"Don't you say it," said Sillius stabbing his finger at the old Gnome. "It's Sillius—just Sillius."
The grumpy Gnome took a moment to collect himself and said, "So why are you working with other races? Why are you working with a Treek instead of the other Gnomes?"
"The other Gnomes don't want to work with me. I'm too old," said Zef.
Sillius leaned forward. "Have you asked them?"
The smile began to fade from Zef's face. "No," he said.
"Then why would you go straight to working with a Treek instead of your own people?"
Zef looked down at the table and paused for a moment. "She reminds me of my daughter," said Zef.
Sillius drew in a breath as his eyebrows bent in confusion, then anger. "How dare you disgrace your daughter like that." His gruff voice was deep with anger. "You would compare that Treek girl to one of the best Gnomish commanders we have? The others were right. You are just a mad old fool."
Zef lifted his eyes from the table to meet the gaze of Sillius. There was no smile, no smirk—just a rigid look as he said, "See it how you may. I know what I said."
Sillius couldn't wipe away the look of disgust. A Gnome supporting a Treek over their own, and treating them like a daughter. It was horrifying. Maybe too much trickery magic does make some go mad in their old age.
He almost didn't want to carry on the interview now, but he had a job to do to keep the colony from erupting into chaos. "So, what happened yesterday?" asked Sillius.
"We've all heard the story. Lobo's Beastfolk search party ran into the Treek girl's group in the forest. One way or another, there was fighting. There were green glowing roots, or veins, filled with nature magic. The Treek's group says there were forest trolls, and in the end, everyone agrees that the Treek blew up the magical roots and animated half a forest. So what do we do?" said Rodrigo.
"She needs to be executed," said Sungura. "She's killed one of mine, and she knows how this colony works. If we don't kill her, the Beastfolk will revolt."
"Can we really kill her though? We don't have solid evidence one way or another. We can kick her out," said Tibil.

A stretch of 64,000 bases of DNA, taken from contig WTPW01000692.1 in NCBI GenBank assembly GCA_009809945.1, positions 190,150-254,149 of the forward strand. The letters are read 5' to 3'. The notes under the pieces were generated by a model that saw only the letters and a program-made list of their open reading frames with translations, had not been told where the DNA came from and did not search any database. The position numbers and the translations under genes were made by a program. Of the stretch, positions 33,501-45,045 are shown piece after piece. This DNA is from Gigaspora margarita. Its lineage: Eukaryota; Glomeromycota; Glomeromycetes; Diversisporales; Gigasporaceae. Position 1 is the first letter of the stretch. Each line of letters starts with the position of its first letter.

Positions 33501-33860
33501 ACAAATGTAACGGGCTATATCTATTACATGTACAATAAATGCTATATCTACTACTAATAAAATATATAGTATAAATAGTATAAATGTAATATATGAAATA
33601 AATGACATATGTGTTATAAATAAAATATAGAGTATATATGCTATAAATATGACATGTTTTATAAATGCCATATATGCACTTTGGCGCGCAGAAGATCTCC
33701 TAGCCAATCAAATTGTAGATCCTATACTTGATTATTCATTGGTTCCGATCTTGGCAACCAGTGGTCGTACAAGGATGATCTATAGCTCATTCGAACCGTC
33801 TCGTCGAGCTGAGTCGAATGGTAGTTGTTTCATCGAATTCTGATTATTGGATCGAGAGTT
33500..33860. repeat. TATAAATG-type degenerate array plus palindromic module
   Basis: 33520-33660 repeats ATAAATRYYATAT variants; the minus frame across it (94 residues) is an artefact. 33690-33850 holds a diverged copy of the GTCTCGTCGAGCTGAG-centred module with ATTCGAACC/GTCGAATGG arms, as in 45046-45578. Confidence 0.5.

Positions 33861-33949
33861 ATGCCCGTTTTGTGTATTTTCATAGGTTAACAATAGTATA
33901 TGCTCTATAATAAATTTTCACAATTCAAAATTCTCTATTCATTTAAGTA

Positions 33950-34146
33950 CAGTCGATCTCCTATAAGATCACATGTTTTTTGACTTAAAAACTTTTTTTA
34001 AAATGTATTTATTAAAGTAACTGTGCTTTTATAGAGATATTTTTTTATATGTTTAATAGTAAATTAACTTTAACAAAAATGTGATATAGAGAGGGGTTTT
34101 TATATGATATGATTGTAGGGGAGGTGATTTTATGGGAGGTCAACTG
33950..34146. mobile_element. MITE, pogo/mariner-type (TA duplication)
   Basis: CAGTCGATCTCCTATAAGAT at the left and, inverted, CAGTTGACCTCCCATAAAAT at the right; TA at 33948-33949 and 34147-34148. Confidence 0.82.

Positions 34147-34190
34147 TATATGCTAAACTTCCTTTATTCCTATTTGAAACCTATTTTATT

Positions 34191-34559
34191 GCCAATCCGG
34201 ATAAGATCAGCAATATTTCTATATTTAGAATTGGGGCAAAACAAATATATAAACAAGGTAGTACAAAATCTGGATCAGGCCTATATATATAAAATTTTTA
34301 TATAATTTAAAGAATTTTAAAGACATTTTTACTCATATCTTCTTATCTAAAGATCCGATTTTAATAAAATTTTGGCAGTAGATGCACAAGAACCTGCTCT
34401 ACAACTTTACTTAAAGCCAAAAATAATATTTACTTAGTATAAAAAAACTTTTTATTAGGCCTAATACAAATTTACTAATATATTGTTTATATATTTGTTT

"Do you want this colony to devolve into chaos?" asked Sungura. "She's a Treek! Her people never signed the treaty. Besides, she's already convinced three others to join her team. She's a weed, strengthening her roots the longer we leave her alone."
"She's a little girl," said Srak, the Saurian representative. He didn't seem to weigh in much on disputes like this. Maybe he thought the rest of them were over-reacting.
"Regardless of what she is, she has caused a lot of tension in this colony. Even if she didn't kill anyone, she walked knowingly into trouble. At the very least, I think she should be removed from the colony," said Rodrigo.
"Why don't we see what she says next. Maybe she'll admit to parts of it for a lighter punishment," said Sillius.
"Is it true that you're the one who placed your marker near the Beastfolk marker on the map?" asked Rodrigo. His head was bent down with his eyes looking up, past his own eyebrows, at the Treek girl. Sillius hated when Rodrigo looked at him that way. The tall-folk always tried to state their power with body language. It was annoying.
The Treek girl looked at Rodrigo and then back at the table. "Yes, I put my marker there. I was just trying to find my people faster."
"But instead you killed one or two Beastfolk and badly injured several others," said Rodrigo, stern.
"I was defending myself. They attacked us. I wanted to cooperate. I didn't kill Mila on purpose," said the girl.
"But you did kill her," said Rodrigo.
"I guess. But their team attacked us. We would have all died if I didn't do something."
"You say you helped Lobo, and Raffa was there to see it. If that were true, why hasn't Raffa vouched for you? He seems to have some code of honor."
"I don't know. Ask him! Maybe he fears Lobo more than he values honor," said the Treek. She was starting to raise her voice. Sillius began to worry she might take action. If she really was capable of animating an entire forest, what could she do here, in the middle of the colony?
Sillius kept up the projection, allowing the other representatives to see the conversation from the hallway outside. If something did happen at least they might react quickly.
"So let's say you did save him. What was your motivation? According to your story, Lobo had tried to kill you not long before. Why would you risk your life to save his?" Rodrigo asked.
"I—I don't know." The girl stared at her hands resting on the table. They too had dried blood on them, but it had flowed around the roughness of her skin making irregular patterns in the lowered parts. It looked odd. Natural and unnatural at the same time.
She continued. "The group I'm with, they've helped me out of some bad situations. I don't know why they do it either, especially for me, a Treek. But I do know that most of the people in my group would have been dead already if we weren't helping each other. ...Maybe that's why. Maybe I thought that there was a chance he would help too."
Rodrigo stared at the girl looking less angry than usual. What was he thinking?
Then, there was a muffled yell that came from outside. Sillius ran to the window. Outside, he saw two Dwarves running for their lives toward the side gate of the colony, screaming as they ran. The farmers in the fields near the path began to scatter as well, making way for what was chasing the Dwarves.
Sillius followed the trail with his eyes to find a monster chasing them. It had to be about the size of the lodge, the building he was standing in, and it ran on all fours with three long necks extending from its body. It was scaled and reptilian with forest-green skin. Its three heads snapped at random as it charged after the Dwarves, straight towards the side gate of the colony.